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United States of America v. George Zarzycki


January 4, 2011


The opinion of the court was delivered by: Hon. Garrett E. Brown, Jr.


BROWN, Chief Judge


This matter comes before the Court on the unopposed motion for summary judgment (Doc. No. 6) filed by Plaintiff United States of America. The Court considered Plaintiff's unopposed submissions and decided the matter without oral argument pursuant to Federal Rule of Civil Procedure 78. For the following reasons, the Court will grant Plaintiff's motion.


The facts of this matter are not disputed.On or about January 19, 2006, November 10, 1997, and July 25, 1998, Defendant George Zarzycki executed promissory notes to secure loans from the U.S. Department of Education (DoE) in the amounts of $6,948.00, $8,500.00, $7,052.00, $8,500.00, and $7,745.00, respectively. (Pl.'s 56.1 Statement Ãé¶ 1; Exs. A, C (promissory notes).) By signing the promissory notes, Defendant agreed "to pay the U.S. Department of Education all sums . . . disbursed under th[e] [promissory notes] plus interest and other fees which may become due, as provided by the [promissory notes]." (Exs. A, C.) DoE records indicate that funds for the above loans were disbursed, at variable rates of interest, on November 21, 1997, January 28, 1998, September 22, 1998, and February 1, 1999. (Pl.'s 56.1 Statement Ãé¶ 3; Exs. B, D (DoE Certificates of Indebtedness).) Defendant defaulted on his loan payments on February 1, 2006, and unpaid interest was capitalized and added to the principal balance on his loans. (Pl.'s 56.1 Statement Ãé¶ 5, Exs. B, D.) According to DoE records and updated interest calculations, as of November 17, 2010, Plaintiff owes a combined principal amount of $45,694.40 ($24,858.76 for the first set of loans, $20,835.64 for the second) and interest totaling $10,772.44 ($6,361.18 for the first set of loans, $4,411.26 for the second). (Pl.'s 56.1 Statement Ãé¶ 9; Exs. B, D.)

Plaintiff filed suit on the defaulted loans on September 20, 2010. Defendant, responding pro se, filed an Answer on October 20, 2010 that admitted the alleged debt, identified his sources of income, alleged employment discrimination, and claimed a variety of medical ailments. (See generally Answer.) Based on these circumstances, Defendant "s[ought] leniency in [the Court's] decision due to the fact that that [sic] [he] support[s] [his] wife and ha[s] some basic needs." (Id.) Defendant did not dispute the amounts claimed by Plaintiff, or that he defaulted on his loan obligations. Defendant has not filed any opposition to Plaintiff's motion for summary judgment.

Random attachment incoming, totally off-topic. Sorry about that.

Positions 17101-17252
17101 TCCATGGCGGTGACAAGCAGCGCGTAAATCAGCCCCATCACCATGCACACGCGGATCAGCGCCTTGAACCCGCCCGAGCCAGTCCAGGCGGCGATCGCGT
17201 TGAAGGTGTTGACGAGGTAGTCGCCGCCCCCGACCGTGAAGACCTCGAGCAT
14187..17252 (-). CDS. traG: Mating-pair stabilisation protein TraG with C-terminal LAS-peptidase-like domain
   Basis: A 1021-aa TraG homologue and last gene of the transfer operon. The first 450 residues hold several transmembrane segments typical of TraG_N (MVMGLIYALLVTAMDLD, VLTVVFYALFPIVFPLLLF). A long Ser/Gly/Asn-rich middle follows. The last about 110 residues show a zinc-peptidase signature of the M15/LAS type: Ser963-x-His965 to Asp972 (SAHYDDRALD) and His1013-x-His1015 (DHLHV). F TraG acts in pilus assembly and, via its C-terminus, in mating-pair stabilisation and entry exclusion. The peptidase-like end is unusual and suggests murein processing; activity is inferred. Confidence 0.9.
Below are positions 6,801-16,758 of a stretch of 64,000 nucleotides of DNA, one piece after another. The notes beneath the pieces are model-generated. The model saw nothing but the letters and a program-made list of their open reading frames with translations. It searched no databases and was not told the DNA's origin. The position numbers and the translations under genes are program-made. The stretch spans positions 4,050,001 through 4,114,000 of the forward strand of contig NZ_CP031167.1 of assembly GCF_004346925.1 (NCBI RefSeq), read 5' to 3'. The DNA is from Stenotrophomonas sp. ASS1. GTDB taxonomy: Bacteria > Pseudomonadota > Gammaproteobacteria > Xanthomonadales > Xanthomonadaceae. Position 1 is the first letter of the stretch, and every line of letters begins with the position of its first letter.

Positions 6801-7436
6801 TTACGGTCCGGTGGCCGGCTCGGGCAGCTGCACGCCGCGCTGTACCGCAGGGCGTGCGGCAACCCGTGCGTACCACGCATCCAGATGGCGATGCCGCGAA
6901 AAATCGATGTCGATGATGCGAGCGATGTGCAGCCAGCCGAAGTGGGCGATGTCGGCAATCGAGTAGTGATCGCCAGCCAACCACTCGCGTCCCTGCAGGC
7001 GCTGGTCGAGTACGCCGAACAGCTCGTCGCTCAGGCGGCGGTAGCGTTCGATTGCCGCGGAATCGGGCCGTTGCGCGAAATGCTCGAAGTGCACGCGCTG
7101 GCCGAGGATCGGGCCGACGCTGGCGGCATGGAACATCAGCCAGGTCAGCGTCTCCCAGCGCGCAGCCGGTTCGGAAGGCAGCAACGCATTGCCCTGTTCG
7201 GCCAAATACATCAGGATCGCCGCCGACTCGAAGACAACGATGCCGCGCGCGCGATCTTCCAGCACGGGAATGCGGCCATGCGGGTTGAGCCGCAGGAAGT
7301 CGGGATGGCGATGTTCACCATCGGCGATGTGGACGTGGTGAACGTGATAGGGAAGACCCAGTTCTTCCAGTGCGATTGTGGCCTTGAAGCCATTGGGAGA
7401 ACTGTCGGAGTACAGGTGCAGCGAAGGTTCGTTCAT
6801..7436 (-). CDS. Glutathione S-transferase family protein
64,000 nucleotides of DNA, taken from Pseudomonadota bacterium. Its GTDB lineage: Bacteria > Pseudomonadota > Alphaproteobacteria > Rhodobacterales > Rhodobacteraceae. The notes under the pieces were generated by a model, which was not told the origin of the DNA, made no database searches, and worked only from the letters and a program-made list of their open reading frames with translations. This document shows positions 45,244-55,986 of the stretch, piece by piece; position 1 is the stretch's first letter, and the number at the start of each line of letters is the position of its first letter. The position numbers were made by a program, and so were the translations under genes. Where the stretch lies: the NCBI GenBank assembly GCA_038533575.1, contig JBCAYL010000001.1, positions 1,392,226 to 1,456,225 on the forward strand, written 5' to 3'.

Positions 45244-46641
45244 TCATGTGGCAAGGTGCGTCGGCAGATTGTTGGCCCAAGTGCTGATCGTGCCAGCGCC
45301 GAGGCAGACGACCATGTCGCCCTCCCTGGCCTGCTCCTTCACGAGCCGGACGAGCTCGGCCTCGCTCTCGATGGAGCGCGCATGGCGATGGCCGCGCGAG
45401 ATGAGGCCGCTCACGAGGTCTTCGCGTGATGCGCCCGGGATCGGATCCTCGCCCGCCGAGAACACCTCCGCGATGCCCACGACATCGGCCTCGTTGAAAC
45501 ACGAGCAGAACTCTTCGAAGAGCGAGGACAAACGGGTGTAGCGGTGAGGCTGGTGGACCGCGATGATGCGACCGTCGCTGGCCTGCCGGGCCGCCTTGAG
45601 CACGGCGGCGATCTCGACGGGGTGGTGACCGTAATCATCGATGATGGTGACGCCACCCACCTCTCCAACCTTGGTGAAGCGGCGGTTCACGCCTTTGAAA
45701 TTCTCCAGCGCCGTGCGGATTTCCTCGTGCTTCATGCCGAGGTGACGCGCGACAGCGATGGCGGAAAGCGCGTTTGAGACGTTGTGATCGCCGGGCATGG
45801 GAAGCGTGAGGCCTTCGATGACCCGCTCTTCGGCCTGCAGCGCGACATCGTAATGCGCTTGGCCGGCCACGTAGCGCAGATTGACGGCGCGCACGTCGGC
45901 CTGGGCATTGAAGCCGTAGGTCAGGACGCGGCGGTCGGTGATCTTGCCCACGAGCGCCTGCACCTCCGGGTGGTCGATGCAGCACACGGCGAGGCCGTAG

A party seeking summary judgment must "show that there is no genuine issue as to any material fact and that the movant is entitled to judgment as a matter of law." Fed. R. Civ. P. 56(c); see also Celotex Corp. v. Catrett, 477 U.S. 317, 322 (1986); Hersh v. Allen Prod. Co., 789 F.2d 230, 232 (3d Cir. 1986). The threshold inquiry is whether there are "any genuine factual issues that properly can be resolved only by a finder of fact because they may reasonably be resolved in favor of either party." Anderson v. Liberty Lobby, Inc., 477 U.S. 242, 250 (1986) (noting that no triable issue exists unless there is sufficient evidence favoring the nonmoving party for a jury to return a verdict in its favor). In deciding whether triable issues of fact exist, this Court must view the underlying facts and draw all reasonable inferences in favor of the non-moving party. Matsushita, 475 U.S. at 587; Pa. Coal Ass'n v. Babbitt, 63 F.3d 231, 236 (3d Cir. 1995). Where, as here, the motion is unopposed, summary judgment may only be granted if record evidence supports the moving party's affirmative claim. Anchorage Assocs. v. V.I. Bd. of Tax Review, 922 F.2d 168, 175 (3d Cir. 1990) ("Where the moving party has the burden of proof on the relevant issues, this means that the district court must determine that the facts specified in or in connection with the motion entitle the moving party to judgment as a matter of law."). This Court has jurisdiction pursuant to 28 U.S.C. Ãé§ 1345.

The Court notes at the onset that Defendant, as a pro se litigant, is held to a more lenient pleading standard than attorneys. See Haines v. Kerner, 404 U.S. 519, 520 (1972). However, Defendant in this case expressly admits the debt alleged by Plaintiff, and only asks for lenience on the basis of his financial and personal hardships. The Court has reviewed the DoE exhibits submitted by Plaintiff, and the Court is satisfied that Plaintiff has substantiated its claim for the loan monies and interest. Defendant presents no legal grounds, and the Court is aware of none, for relief from these debts. No issue of fact precludes judgment on Plaintiff's claim. Accordingly, the Court will grant Plaintiff's motion and award judgment in favor of Plaintiff in the amount of $56,466.84 ($45,694.40 in principal, $10,772.44 in interest).


For the aforementioned reasons, the Court will grant Plaintiff's motion for summary judgment. An appropriate form of order accompanies this Memorandum Opinion.

Garrett E. Brown,Jr., Chief Judge United States District Court


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